Category Archives: National

Hurricane Irma Strengthens Into a Category 3; Potential Threat to the Leeward Islands, Puerto Rico, Bahamas and the United States

Hurricane Irma could pose a serious threat for many days to come and all interests from the Leeward Islands and Puerto Rico to the Bahamas and the U.S. East Coast should continue to monitor its progress very closely. The center of Irma is located 885 miles east of the Leeward Islands and is moving just south of due west at about 15 mph. On Sunday morning, Irma strengthened into a Category 3 hurricane. Uncertainty remains surrounding where Irma will track beyond five days due to the complex interaction of Irma with the upper-level weather pattern expected late this week in the western Atlantic and the eastern United States. click here to read the story   click here to read National Hurricane Center Forecast Discussion14:59

President Donald J. Trump Announces Intent to Nominate Personnel to Key Administration Posts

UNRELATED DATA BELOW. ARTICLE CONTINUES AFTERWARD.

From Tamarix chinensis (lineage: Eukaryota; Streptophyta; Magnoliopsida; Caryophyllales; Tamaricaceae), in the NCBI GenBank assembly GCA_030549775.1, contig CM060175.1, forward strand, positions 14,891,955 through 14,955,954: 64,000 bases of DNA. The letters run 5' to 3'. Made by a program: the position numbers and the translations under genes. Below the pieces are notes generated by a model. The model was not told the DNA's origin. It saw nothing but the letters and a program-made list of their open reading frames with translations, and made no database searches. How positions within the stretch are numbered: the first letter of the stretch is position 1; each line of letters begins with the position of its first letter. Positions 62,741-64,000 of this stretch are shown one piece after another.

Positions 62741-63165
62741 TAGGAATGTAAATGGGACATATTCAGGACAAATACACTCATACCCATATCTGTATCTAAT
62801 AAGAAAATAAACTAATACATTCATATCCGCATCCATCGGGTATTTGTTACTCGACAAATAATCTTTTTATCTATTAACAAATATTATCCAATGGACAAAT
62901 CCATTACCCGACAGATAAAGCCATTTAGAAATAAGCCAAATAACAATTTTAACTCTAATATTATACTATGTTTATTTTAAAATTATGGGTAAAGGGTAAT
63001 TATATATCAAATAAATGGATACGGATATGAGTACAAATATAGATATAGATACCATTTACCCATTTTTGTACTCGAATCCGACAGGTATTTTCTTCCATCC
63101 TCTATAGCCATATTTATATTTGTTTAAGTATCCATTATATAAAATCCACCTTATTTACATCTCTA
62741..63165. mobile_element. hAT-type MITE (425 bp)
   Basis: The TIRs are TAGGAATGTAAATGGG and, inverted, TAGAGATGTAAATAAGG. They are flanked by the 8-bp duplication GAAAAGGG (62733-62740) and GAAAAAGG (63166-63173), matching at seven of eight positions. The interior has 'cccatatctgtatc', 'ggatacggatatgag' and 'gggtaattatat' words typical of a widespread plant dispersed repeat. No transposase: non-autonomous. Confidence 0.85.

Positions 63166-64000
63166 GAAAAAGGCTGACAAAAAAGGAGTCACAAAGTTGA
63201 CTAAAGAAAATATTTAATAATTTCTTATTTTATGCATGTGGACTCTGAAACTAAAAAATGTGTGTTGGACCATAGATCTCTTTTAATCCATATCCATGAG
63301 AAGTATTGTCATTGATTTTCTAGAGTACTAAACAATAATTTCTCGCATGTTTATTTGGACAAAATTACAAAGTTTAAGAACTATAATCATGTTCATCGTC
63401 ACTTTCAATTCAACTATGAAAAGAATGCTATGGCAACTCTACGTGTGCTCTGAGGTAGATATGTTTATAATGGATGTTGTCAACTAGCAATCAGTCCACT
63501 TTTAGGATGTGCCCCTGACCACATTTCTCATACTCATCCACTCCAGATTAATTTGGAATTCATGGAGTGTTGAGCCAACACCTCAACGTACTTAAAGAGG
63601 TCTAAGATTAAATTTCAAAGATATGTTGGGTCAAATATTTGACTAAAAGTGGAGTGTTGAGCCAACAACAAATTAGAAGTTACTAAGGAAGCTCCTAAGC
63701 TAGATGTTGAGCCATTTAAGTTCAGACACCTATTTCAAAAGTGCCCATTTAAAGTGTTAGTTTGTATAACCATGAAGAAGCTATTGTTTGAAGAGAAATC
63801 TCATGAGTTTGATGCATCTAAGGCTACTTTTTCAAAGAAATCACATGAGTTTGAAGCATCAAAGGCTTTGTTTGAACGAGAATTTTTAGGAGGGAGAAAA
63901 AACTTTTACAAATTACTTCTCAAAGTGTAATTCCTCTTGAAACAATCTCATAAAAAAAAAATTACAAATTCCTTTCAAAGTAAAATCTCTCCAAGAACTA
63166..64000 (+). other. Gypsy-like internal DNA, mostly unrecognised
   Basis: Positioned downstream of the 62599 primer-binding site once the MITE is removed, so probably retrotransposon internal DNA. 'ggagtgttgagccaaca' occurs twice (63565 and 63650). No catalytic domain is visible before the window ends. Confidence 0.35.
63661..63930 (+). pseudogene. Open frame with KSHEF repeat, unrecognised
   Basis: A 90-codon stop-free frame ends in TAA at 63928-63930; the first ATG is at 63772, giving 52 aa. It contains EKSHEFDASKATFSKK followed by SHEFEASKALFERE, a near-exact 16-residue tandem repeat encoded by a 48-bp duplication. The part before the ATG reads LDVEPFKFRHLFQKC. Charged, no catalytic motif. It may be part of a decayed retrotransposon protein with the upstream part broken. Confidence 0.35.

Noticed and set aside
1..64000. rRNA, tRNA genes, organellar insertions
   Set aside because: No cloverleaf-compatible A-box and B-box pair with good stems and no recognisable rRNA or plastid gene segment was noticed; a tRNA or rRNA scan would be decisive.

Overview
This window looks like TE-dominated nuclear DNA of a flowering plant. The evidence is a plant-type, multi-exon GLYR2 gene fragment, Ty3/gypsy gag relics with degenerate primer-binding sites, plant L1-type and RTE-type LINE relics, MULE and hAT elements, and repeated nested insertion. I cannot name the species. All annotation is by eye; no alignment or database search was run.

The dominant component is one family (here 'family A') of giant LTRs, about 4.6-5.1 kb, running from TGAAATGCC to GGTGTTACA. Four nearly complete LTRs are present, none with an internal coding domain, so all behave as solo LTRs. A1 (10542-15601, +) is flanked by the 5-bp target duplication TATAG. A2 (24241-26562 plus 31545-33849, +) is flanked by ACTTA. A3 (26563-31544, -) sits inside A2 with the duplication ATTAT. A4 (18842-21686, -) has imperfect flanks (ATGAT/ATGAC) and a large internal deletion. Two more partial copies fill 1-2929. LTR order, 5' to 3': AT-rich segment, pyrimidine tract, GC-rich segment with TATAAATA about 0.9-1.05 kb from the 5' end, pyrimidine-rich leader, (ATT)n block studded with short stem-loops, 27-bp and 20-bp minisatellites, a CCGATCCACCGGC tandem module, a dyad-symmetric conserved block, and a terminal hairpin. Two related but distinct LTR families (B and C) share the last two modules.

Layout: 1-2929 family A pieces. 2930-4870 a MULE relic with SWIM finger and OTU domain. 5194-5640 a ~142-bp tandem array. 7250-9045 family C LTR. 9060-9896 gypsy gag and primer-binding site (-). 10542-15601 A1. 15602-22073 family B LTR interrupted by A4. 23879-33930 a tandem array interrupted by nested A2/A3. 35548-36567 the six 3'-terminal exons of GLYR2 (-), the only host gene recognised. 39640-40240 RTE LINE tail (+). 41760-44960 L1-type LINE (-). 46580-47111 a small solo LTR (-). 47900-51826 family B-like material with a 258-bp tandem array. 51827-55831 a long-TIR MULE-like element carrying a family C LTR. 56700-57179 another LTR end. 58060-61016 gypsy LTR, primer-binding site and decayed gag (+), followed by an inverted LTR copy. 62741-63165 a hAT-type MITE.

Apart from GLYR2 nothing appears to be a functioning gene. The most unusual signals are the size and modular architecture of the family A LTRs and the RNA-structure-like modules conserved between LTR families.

President Donald J. Trump today announced his intent to nominate the following individuals to key positions in his Administration. The list is here and there are two positions with NOAA, and Assistant Secretary of Commerce for Oceans and Atmosphere, along with other nominations for various agencies. James Bridenstine of Oklahoma to be Administrator of the National Aeronautics and Space Administration. Mr. Bridenstine was elected in 2012 to represent Oklahoma’s First Congressional District. He serves on the House Armed Services Committee and the Science, Space and Technology Committee. Timothy Gallaudet of California to be Assistant Secretary of Commerce for Oceans and Atmosphere. Dr. Gallaudet is a Rear Admiral in the U.S. Navy whose most recent assignment was Oceanographer of the Navy and Commander of the Navy Meteorology and Oceanography Command. click here to read the list 10:35